DOT to review Kenmore complaints against Dash Air

The state Department of Transportation has closed the docket on the complaints filed against Dash Air by Kenmore Air after allowing the start-up air carrier additional time to respond to the complaints and now will review the material before ruling.

Dash Air said in a Facebook post that Kenmore had filed supplemental complaints in addition to its original 96-page complaint in July just weeks before Dash Air was set to start take off on Aug. 11.

In the same post, Dash Air said it had heard from DOT that it was done taking supplemental complaints from Kenmore and that comments on the docket were closed Monday (Sept. 26).

DOT granted Dash Air additional time to respond to the supplemental complaints, which were filed on Aug. 19 — the same day that Dash Air responded to the original complaint from Kenmore.

“They essentially waited until the 11th hour and then filed the additional supplements, which made it very difficult for us to respond,” said Clint Ostler, president of Dash Air.

“A lot of the things that are in the supplemental complaints are different versions of the same thing in the original complaint. A couple of the items are even no longer relevant.”

The initial complaint alleged that Dash Air was engaging in unfair and deceptive business practices and that it lacked the proper certifications to operate as an air carrier.

The supplemental complaints allege that Dash Air does not have the right insurance to operate as a scheduled airline, and it does not have the proper licenses to be a booking agent.

Additionally, the supplemental complaint targets Back Country Aviation (BCA), which will be working as Dash Air’s scheduling and operations company.

The complaint claims that BCA does not have the specifications needed to operate a scheduled air carrier, does not have proper insurance, does not have a license to operate in Washington state, and is registered to operate only in interstate (across state lines) commerce.

In its response to Kenmore’s complaint and on its Facebook page, Dash Air said that BCA had received approval from the Federal Aviation Administration (FAA) for its intrastate (in-state) operations.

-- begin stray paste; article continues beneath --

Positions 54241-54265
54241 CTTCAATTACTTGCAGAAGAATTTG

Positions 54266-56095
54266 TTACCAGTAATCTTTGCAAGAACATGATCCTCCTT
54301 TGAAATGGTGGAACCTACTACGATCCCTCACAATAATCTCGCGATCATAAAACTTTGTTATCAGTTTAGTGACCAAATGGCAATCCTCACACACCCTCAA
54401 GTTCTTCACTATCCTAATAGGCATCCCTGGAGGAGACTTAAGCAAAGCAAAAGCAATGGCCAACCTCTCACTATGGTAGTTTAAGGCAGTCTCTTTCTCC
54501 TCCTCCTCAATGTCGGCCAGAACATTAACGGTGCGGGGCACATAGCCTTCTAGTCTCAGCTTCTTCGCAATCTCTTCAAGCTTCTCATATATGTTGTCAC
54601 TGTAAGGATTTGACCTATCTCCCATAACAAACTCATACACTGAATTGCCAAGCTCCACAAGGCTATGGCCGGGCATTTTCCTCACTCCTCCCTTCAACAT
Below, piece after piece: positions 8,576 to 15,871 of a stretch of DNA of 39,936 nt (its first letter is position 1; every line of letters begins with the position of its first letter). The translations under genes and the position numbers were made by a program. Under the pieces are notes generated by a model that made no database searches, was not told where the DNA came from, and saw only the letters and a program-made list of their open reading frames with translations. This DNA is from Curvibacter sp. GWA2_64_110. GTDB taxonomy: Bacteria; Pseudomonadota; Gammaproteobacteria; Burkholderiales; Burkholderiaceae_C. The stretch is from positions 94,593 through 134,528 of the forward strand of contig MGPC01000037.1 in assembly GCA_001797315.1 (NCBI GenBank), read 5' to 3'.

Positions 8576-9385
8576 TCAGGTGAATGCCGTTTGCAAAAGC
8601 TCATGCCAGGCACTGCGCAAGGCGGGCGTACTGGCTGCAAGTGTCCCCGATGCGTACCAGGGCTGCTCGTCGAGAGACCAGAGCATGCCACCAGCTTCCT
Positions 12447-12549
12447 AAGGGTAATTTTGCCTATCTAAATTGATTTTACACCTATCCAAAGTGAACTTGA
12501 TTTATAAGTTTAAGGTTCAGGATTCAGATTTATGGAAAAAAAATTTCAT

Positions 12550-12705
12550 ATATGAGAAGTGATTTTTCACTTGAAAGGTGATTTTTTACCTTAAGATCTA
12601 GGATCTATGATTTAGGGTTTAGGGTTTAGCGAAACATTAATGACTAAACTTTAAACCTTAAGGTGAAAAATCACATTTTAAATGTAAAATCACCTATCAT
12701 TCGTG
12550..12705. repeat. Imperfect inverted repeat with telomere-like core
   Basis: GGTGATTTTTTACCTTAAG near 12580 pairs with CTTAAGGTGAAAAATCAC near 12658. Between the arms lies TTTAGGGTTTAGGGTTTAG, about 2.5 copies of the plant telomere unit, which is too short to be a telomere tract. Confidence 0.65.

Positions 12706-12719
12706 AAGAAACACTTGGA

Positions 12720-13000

Kenmore has filed a Freedom of Information Act request to determine if it is true that BCA has received its intrastate license.

“All we have basically done is fact-check the claims that Dash Air has made,” said Hank Myers, a consultant for Kenmore Air.

“We are not interested in denying Port Angeles service to Seattle-Tacoma International Airport. In fact, there’s even a kernel of an idea of how to provide the service. All we are concerned about is whatever carrier or company that provides it, that they are properly licensed and insured and that they have all the authority they need.

“This is not a competitive thing for Kenmore,” Myers said. “This is more of an issue that this is a company that does not appear to hold the necessary certifications.”

Kenmore Air stopped serving Clallam County in November 2014 and has said it does not plan to serve the area again.

In response Monday to Kenmore Air, Dash Air said Kenmore’s allegations in the supplemental complaints are repetitious and should be dismissed by DOT.

“Kenmore’s approach to keep creating new arguments to suppress a competitor does not prove any violation of DOT regulations, serve the traveling public or anyone other than Kenmore,” said the Dash Air response.

“Kenmore’s repeated attempts to form any cogent argument supporting why Dash Air should not be permitted to operate a route that Kenmore doesn’t even serve presents both the DOT and Dash with a complex ever shifting argument to defend.”

Now that the docket is closed, Dash Air awaits a response from DOT, which will review the complaints and comments.

Depending on the response from DOT, Dash Air will begin the process of getting back in the air.

“We really want solid direction from the DOT before moving forward,” Ostler said.

“Getting that blessing is really important to us before jumping back into taking bookings,” he emphasized.

“As soon as we get the OK from DOT, we will evaluate our business strategy in terms of frequency or when we start as we enter into the worst times of the year seasonally. We are just trying to see how that all works out in terms of demand and weather impacts.”